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Cut AC costs with programmable thermostat

Published On: Jun 25 2012 02:30:16 PM CDT
Updated On: Jul 11 2012 10:35:59 AM CDT
Programmable thermostat against blue sky

iStock / pkazmercyk

By Carl Seville, Networx

The 2009 International Energy Conservation Code (IECC), commonly referred to as "the energy code", requires at least one clock setback thermostat be installed in a new home. Setback thermostats, when properly programmed, can help reduce energy use by setting your air conditioner higher or your heat lower automatically when you are out of the house or (if you are willing) when sleeping. As an Atlanta contractor and green building consulstant, people ask me frequently if a setback thermostat will change their energy consumption. They actually work better in houses that are not well-insulated or air sealed. 

You’ve probably noticed that when the temperature outside drops quickly, your house gets cold pretty fast. If you’re not in the house when that happens, and you don’t use a setback thermostat, your heat will turn on and work hard to keep the house warm while you’re not there. A setback thermostat can save energy by not running the heat until just before you get home. When your home is well insulated and air sealed, the indoor temperature changes much more slowly, so the setback function doesn’t save as much energy.

One big problem with setback thermostats is that they can be tough to program. Remember VCRs? Hardly anyone knew how to program them to record a show, or even set the time. Most of them just flashed 12:00 all the time, unless of course, you put a piece of tape over the display. So if you can’t or won’t program your thermostat, you may as well not have it. If you are willing to make the effort of manually setting back your thermostat when you leave the house and go to bed, and don’t forget too often, then you don’t need a programmable one. You can do quite well by just behaving responsibly about your energy use.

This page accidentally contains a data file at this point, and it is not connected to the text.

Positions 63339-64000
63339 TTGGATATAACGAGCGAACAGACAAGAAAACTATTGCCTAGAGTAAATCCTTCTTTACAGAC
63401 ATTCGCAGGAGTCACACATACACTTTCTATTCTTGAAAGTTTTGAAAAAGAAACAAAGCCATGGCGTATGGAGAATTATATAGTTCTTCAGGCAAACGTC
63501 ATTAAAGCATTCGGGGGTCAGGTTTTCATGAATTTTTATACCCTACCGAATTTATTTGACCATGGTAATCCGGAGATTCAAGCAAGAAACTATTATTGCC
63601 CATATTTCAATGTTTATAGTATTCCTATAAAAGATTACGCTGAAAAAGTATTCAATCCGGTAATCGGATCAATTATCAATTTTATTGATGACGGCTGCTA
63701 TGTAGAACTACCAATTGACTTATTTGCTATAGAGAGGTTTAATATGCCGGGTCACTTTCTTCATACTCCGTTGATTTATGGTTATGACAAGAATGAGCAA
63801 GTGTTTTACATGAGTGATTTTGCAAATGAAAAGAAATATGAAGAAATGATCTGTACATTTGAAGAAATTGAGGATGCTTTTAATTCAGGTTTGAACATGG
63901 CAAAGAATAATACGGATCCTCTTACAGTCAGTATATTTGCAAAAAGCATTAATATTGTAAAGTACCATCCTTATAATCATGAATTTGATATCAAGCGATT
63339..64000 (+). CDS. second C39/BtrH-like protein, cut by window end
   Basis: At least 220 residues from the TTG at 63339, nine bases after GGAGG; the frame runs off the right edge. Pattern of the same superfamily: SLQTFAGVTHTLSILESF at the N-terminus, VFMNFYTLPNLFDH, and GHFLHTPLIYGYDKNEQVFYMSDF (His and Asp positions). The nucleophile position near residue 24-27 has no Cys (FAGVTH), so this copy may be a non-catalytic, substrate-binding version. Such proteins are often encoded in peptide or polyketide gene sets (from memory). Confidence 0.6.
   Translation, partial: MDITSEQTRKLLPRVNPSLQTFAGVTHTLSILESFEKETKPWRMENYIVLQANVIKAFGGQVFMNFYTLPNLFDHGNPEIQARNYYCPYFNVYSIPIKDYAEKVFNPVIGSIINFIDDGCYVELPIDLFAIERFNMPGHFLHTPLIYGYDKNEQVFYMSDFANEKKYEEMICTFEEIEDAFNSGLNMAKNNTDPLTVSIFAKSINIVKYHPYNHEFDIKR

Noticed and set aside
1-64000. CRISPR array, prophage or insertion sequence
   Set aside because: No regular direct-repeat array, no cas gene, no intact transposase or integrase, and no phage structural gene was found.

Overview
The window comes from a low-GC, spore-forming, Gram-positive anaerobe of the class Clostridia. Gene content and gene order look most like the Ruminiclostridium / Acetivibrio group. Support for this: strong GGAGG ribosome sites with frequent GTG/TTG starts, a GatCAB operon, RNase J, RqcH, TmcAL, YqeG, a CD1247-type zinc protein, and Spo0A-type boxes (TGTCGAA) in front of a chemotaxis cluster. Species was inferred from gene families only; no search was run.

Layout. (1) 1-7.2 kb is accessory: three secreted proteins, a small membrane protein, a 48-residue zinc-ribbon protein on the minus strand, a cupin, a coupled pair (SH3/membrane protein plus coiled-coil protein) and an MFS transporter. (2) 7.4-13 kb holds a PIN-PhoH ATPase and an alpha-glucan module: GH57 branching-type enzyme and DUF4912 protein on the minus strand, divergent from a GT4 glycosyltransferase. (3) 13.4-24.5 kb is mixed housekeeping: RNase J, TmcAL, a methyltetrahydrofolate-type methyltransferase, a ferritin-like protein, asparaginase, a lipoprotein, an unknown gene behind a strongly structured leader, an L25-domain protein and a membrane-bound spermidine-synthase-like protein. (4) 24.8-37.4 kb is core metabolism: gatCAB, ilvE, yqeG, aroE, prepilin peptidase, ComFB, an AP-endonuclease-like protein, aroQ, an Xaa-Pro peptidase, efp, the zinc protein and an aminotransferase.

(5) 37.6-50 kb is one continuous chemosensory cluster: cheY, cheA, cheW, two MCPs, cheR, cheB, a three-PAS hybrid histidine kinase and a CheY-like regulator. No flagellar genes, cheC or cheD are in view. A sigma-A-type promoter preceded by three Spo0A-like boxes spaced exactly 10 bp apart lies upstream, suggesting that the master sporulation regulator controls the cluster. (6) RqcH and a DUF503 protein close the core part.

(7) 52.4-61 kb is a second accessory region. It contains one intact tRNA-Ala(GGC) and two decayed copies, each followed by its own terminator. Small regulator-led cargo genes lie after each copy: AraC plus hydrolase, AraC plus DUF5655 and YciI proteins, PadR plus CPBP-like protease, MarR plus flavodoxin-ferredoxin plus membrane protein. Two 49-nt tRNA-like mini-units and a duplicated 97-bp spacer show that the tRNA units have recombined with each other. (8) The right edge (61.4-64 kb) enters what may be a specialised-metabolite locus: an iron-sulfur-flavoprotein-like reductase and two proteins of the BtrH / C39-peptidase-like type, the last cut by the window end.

A new programmable thermostat, The Nest, is a very cool “learning” programmable thermostat.  Instead of trying to figure out the complicated programming, you just spend the first week changing the settings as you come and go -- AC temperature up or heat down when you leave for work, back to where you want it when you get home, and again when you go to bed and get up in the morning.  The Nest remembers your settings, programming it automatically.  You can make changes anytime you want, but changing the temperature doesn’t keep it from setting back at the times it learned.  Over time, if your patterns change, it adjusts itself.  You can also access it through the internet or an iPhone app, allowing you to change setting if you are coming home late or early, or just want to show off to your friends. 


If you’re super geeky, there are more complicated internet based thermostats that are tied into whole house control systems that allow you to change temperature, turn lights on and off, and even see how much power your house is using, all remotely.  But let’s not get ahead of ourselves.  If your house is really super efficient, setting back your thermostat won’t make a big difference, but for most of us who live in average, inefficient, homes, using less heat and A/C when we don’t need it will save energy.  Whether you do that by figuring out how to program a setback thermostat, by using a Nest or by simply changing the temperature manually doesn’t matter, as long as you actually do it.

Source: http://www.networx.com/article/cut-ac-costs-with-a-programmable-thermo

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